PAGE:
Saturday, June 4, 2016

Another Saint brought to you by the Romans

In my last post I mentioned that I've been surprised to see the number of Christians killed by the Romans who went on to become saints:
I realize that's just a small sample size of only three, but considering we've only been in Paris, Toulouse and Barcelona to this point, I think it's significant.

And now I bring you one more: St. Eulalia in Barcelona.

Eulalia was a 13-year-old Christian girl who refused to denounce her religion. As we've seen elsewhere, this annoyed the Romans and because 13-year-girls are so utterly threatening to empires, the emperor took action and decreed that she should suffer and be killed.

What we heard about her and what I've read is ever so slightly different.

We heard she was burned at the stake, but then snow fell putting out the fire. Then she was placed in a barrel with broken glass and knives and rolled down a hill. She popped out of the barrel completely unscathed. Frustrated at their lack of success at killing her, the Romans then just decapitated her and called it a day.

What I read is slightly more troubling. She was to be tortured in 13 different way because, of course, she was 13 years old. The torture included the barrel roll, being crucified on an x-shaped cross (Does the fact it's an X shape mean something? I have no idea.), and having her breasts cut off. Details on my quick web searching are slim on the other tortures. 

But in both versions, ultimately poor Eulalia was indeed decapitated. A dove reportedly flew out of her neck when the deed was done. But to martyrdom and sainthood she went. And now Barcelona's cathedral is named after her: Cathedral of the Holy Cross and Saint Eulalia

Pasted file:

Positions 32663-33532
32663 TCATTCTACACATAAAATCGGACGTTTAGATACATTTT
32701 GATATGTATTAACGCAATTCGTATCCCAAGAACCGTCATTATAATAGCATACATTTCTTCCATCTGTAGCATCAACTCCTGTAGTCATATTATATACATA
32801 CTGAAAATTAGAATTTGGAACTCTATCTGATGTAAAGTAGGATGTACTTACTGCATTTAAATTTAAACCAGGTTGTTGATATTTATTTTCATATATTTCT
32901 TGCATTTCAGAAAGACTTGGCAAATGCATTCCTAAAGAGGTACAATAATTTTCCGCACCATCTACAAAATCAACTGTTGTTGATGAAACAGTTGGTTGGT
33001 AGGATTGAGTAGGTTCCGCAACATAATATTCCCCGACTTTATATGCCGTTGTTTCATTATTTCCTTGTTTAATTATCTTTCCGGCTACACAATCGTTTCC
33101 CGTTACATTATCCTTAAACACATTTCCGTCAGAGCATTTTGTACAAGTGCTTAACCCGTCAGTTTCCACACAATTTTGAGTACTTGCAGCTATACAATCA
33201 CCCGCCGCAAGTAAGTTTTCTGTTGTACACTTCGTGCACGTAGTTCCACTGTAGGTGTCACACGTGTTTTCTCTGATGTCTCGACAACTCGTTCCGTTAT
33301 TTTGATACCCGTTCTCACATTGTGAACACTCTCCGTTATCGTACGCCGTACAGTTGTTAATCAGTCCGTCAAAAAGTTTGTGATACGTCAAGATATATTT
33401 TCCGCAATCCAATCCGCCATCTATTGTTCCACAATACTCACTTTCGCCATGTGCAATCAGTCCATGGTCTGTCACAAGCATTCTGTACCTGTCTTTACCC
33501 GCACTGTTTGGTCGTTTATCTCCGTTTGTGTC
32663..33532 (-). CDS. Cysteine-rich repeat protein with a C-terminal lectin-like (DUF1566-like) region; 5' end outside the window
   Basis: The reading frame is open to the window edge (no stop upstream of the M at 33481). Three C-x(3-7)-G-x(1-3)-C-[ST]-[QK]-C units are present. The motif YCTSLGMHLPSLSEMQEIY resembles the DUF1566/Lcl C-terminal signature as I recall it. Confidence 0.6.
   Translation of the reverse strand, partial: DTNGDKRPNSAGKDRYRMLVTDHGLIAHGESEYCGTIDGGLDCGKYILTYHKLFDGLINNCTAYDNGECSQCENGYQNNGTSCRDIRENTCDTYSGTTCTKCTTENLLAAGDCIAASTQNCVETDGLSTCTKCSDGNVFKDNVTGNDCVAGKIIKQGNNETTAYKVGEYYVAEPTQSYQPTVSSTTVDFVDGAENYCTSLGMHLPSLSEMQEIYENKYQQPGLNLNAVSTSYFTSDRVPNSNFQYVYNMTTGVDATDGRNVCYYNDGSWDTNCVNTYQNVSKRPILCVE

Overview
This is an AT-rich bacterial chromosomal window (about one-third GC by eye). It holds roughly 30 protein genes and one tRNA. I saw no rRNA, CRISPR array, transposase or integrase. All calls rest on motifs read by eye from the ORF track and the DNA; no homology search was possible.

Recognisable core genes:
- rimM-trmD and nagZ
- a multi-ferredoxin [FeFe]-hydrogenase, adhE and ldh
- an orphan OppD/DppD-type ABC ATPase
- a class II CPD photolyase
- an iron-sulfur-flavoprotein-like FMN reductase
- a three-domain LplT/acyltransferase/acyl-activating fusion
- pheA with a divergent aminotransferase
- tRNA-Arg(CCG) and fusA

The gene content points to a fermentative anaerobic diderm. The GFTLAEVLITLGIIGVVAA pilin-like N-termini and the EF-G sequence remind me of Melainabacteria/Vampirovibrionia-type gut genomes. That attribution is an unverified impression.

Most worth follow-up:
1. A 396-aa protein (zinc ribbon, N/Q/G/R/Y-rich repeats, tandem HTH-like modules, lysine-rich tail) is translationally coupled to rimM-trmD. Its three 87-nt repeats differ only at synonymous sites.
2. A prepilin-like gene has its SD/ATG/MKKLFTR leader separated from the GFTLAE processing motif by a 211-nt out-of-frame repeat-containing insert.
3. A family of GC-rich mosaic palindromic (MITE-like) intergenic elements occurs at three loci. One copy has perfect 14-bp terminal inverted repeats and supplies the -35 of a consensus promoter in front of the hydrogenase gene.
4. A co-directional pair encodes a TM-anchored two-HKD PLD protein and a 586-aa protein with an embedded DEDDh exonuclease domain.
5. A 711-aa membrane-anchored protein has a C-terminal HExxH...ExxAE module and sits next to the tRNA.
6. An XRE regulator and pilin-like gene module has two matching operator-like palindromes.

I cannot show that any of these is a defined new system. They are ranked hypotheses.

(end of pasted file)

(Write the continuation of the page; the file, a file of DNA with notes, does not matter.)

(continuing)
Her rather fancy crypt can be found within the cathedral.

The cathedral is quite fabulous, inside and out. 

The organ. Oh how I wish all these churches would have someone
play their organs during the day for visitors.

The choir stalls - right in the middle of the entire church - carved with the coats-of-arms of the knights of the Order of the Golden Fleece.

And you can take an elevator up to the roof giving some great views of Barcelona, and of the spires of the cathedral.

Eamon is not a giant - it's just the wide angle lens.
But I kind of love how he looks so huge with his little boy face.

But what really makes the cathedral stand out in honour of St. Eulalia are the 13 live geese that are kept in the cloisters. We doubted that live geese would be living within the cathedral, but we went in search of them and we found them enjoying the warm Barcelona sun.

And I believe that this may actually be the final post on saints created by the Romans. But I can't help but wonder how different the world would look today if the Romans had just left the Christians alone rather than creating so many Christian martyrs. 

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